# 05-ai-news

Julius Ritter

07/26/2023, 3:52 AM
Hey everyone, does anyone have opinions on AI regulation or the EU AI Act? Meeting a major policy maker tomorrow who looks to talk technical folks! Some context here.
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Don Alvarez

07/26/2023, 4:58 AM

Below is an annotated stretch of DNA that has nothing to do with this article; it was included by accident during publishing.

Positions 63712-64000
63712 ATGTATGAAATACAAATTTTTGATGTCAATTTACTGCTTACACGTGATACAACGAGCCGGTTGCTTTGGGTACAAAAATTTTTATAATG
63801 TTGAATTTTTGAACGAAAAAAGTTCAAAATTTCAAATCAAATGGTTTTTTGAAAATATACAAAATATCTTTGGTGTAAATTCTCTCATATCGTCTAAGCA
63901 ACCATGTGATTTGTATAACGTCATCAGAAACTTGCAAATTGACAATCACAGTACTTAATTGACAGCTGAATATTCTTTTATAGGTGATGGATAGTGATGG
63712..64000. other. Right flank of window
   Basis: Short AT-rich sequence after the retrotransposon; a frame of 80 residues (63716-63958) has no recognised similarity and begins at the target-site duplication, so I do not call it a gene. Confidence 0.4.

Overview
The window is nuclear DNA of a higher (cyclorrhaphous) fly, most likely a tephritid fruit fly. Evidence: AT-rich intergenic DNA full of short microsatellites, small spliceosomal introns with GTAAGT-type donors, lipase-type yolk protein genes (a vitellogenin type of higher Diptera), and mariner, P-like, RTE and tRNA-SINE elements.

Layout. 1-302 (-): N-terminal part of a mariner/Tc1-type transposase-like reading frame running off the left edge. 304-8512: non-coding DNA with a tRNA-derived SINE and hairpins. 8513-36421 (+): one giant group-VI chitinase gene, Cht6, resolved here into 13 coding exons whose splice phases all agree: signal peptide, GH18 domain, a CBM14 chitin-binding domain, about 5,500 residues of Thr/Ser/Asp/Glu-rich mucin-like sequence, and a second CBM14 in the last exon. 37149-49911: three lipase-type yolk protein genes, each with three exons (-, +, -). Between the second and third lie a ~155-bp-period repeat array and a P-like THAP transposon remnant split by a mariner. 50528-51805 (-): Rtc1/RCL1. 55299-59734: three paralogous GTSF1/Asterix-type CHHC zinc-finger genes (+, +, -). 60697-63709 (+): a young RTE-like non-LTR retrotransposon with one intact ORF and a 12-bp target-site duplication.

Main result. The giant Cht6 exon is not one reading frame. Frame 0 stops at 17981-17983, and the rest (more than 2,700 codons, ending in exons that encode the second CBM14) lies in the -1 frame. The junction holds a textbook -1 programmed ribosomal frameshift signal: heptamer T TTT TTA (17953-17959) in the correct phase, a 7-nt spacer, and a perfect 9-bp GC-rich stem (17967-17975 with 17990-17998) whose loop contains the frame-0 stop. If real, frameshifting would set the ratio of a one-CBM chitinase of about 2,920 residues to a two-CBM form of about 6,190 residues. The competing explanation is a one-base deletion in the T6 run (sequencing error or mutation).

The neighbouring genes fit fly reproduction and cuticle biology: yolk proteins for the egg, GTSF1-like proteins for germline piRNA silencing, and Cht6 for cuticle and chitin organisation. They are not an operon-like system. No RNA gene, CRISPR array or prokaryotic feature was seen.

I'll jot down a couple possibly contrarian opinions: 1) We don't know enough about AI yet to get the regulations right. We don't even understand the legality of training AI on diverse datasets yet (everyone has opinions, but the key courts have not however delivered their opinions), much less whether these systems are going to drive economic and social prosperity or collapse. If legislatures make a big push to regulate now, they are unlikely to be willing to extend the energy required to significantly revisit such a large and supposedly "handled" topic 24 months later, leading to world stuck for perhaps 5 or more years during a critical period with a set of laws that were well intentioned but that no one on either side of any of the debates thinks are what we need as we learn more about the capabilities and impacts of these systems. 2) "Slowing the pace of development" at the national or regional level to buy time to "get the legislation right" sounds like an appealing work-around to the problem of not knowing what legislation to produce, but it's demonstrably neither realistic nor effective. We saw for example in the early 2000's how efforts at the national level to restrict development and proliferation of encryption technology simply caused the nations that had been on the leading edge of that type of development to fall behind as innovation and innovators moved to other nations that did not introduce such rules. The pace of innovation did not slow and those attempting to regulate the innovation ended up with less ability to influence development than they had before the legislation existed (there are certainly those who think that's a good thing, but it's unlikely that those who wrote that legislation feel that way). 3) Open Source has been an incredibly important force in the software industry but LLM's are unlikely to follow the same model, at least for the next few years (with the caveats called out above that no one really knows what to expect). The incredibly low cost of modern software development is responsible for the economic viability of most Open Source projects. One, or a few, or sometimes many passionate individuals investing their disposable time and/or small amounts of seed capital to build a thing they care about has led to the lion's share of Open Source projects, including eventual giants like Linux. Open Source will obviously remain a powerful force in software development, but training competitive/state of the art LLM's and similar from scratch currently exhibits none of the low-cost, disposable-time, passion-project economics that fed the Open Source movement we're all familiar with. Algorithmic advances may well make a big dent in those costs, but the odds are equally likely that legal issues including liability questions and source rights clearances will raise the cost of training as rapidly as silicon and algorithmic advances lower it. 4) It's incredibly important for legislators to be thinking about AI. I want legislators working to understand what they should do about AI, what they should do with AI, and what they should do for AI, but I'm not nearly as optimistic today about codifying those thoughts into laws as I hope to be in the future.